In an analysis from a Canadian/U.S. phase III trial (Alliance N107C/CEC.3) reported in JAMA Oncology, Palmer et al found that use of stereotactic radiosurgery (SRS) vs whole-brain radiotherapy (WBRT) among patients who had undergone resection of one brain metastasis was associated with better cognitive function and quality of life among those surviving > 1 year; WBRT was associated with better intracranial disease control.
The study population consisted of patients with one to four brain metastases who had undergone resection of one metastasis and were randomly assigned to undergo SRS or WBRT. Patients in the WBRT group received SRS for unresected metastases. As stated by the investigators, the previously reported findings of the trial “suggest that use of SRS in patients with limited brain metastasis after surgical resection provide acceptable local tumor control with less cognitive decline compared with WBRT.”
The current analysis included 27 patients who received SRS alone and 27 who received WBRT who were evaluable and remained alive at > 1 year from random assignment. Patients were assessed for cognitive function; quality of life; and intracranial tumor control at 3, 6, 9, and 12 months.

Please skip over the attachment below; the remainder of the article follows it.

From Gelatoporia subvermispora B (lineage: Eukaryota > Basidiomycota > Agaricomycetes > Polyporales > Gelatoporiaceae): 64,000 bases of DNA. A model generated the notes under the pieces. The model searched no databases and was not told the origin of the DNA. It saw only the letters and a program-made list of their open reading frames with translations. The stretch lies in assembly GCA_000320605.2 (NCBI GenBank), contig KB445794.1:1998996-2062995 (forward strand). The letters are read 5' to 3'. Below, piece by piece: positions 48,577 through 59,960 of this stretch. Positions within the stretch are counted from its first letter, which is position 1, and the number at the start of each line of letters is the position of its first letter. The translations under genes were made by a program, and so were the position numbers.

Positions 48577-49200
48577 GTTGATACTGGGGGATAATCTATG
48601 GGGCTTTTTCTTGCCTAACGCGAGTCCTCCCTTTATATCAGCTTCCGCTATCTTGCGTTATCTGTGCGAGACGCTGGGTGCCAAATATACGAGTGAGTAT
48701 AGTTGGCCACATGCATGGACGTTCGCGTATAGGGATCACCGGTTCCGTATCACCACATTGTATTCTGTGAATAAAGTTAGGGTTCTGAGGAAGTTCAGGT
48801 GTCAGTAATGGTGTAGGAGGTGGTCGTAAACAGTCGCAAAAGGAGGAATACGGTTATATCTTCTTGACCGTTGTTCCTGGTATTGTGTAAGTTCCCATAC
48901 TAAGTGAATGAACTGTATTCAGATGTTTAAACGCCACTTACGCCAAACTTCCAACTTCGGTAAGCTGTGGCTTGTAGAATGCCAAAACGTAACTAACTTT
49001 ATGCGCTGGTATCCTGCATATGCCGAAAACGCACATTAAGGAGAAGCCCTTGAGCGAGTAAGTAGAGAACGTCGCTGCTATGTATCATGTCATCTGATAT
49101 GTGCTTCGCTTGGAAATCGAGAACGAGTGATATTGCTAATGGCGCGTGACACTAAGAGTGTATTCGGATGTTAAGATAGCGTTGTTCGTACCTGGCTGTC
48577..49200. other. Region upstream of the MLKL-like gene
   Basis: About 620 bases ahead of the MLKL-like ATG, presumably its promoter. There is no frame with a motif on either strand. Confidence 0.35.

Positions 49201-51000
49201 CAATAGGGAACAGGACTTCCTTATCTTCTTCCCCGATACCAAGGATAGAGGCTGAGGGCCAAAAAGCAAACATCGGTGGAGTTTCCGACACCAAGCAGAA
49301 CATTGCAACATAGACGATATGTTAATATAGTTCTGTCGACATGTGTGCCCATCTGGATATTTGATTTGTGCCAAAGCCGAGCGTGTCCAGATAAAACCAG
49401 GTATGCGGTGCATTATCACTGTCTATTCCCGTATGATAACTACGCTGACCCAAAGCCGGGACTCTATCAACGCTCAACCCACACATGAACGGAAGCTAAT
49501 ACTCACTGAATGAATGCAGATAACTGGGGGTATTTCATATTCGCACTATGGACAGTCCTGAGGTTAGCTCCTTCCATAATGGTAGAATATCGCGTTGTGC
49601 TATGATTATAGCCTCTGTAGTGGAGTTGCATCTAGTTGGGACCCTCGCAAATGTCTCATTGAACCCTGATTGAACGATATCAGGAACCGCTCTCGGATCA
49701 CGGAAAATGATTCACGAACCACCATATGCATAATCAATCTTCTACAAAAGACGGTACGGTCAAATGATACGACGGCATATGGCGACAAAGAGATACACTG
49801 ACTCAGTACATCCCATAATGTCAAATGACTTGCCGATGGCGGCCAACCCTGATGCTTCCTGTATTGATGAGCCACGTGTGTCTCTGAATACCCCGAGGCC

Proportions of patients with cognitive deterioration in the SRS group vs the WBRT group were 37% vs 89% at 3 months, 46% vs 89% at 6 months, 48% vs 81% at 9 months, and 62.5% vs 91% at 12 months.
A decline of at least two standard deviations (SDs) in one or more cognitive test(s) was observed in 22% of patients in the SRS group vs 70% of the WBRT group at 3 months, 19% vs 46% at 6 months, and 20% vs 50% at 9 months.
Among all patients, a two-SD decline in at least two cognitive tests was associated with worse 12-month quality of life scores in emotional well-being, functional well-being, general, additional concerns, and total scores.
Overall quality of life and functional independence favored SRS for categorical change at all time points. However, improvements over time in the quality-of-life domains of physical well-being, social and emotional well-being, fatigue, and functional well-being were observed in the WBRT group.
Proportions of patients with total intracranial control in the SRS group vs WBRT group were 88.9% vs 100%, 70.4% vs 92.6%, and 40.7% vs 81.5% at 3, 6, and 12 months (overall P = .003).
The investigators concluded, “In the current study, cognitive function and quality of life following radiotherapy for brain metastasis in long-term survivors was generally superior in the SRS arm compared with the WBRT arm…. The association of late cognitive deterioration with WBRT was clinically meaningful. A significant decline in cognition (two SD) was associated with overall quality of life. However, intracranial tumor control was improved with WBRT. This study provides detailed insight into cognitive function over time in this patient population.”
Joshua D. Palmer, MD, of The James Cancer Center at The Ohio State University, Columbus, is the corresponding author for the JAMA Oncology article.
Disclosure: The study was supported by grants from the National Cancer Institute. For full disclosures of the study authors, visit jamanetwork.com.The content in this post has not been reviewed by the American Society of Clinical Oncology, Inc. (ASCO®) and does not necessarily reflect the ideas and opinions of ASCO®.